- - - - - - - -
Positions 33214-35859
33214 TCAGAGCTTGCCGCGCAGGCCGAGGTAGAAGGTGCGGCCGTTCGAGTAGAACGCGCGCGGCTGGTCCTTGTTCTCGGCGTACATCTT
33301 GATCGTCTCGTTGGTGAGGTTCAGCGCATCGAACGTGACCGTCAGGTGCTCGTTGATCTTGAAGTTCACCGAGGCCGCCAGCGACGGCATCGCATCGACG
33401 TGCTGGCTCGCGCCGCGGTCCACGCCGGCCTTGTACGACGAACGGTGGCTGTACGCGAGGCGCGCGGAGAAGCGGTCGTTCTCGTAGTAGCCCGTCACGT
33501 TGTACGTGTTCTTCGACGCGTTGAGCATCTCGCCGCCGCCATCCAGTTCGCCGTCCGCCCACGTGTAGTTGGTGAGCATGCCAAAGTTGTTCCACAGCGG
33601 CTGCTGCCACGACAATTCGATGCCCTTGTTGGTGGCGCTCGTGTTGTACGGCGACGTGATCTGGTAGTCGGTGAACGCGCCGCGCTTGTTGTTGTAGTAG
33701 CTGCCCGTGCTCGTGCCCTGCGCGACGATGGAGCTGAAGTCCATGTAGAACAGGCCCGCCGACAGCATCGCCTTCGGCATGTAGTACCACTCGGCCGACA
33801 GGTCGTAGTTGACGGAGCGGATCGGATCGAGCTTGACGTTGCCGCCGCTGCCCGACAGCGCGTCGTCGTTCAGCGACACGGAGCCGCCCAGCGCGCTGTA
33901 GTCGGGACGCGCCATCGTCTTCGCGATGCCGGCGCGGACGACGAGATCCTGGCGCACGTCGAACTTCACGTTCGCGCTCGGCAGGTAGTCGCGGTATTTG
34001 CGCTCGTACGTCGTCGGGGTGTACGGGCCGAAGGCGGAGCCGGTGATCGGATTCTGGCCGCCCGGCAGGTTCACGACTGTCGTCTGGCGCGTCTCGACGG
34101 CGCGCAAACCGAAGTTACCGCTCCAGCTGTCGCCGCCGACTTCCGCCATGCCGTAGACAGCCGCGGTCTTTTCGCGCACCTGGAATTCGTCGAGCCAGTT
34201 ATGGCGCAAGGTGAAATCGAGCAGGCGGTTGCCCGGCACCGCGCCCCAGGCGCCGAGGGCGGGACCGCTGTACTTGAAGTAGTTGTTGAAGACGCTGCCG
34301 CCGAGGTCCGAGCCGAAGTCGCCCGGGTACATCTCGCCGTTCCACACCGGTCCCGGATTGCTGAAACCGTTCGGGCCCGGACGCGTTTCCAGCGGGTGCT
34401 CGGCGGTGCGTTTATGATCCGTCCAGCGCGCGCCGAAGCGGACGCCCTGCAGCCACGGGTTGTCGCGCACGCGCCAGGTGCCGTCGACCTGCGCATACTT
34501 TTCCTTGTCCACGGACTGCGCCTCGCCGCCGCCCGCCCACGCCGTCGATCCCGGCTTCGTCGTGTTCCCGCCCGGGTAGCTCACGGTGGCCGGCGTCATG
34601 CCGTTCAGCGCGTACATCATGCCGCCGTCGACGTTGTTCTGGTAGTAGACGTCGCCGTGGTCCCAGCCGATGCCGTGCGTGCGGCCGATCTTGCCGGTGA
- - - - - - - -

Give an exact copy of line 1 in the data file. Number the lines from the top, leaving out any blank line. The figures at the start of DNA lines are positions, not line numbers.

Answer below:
Positions 33214-35859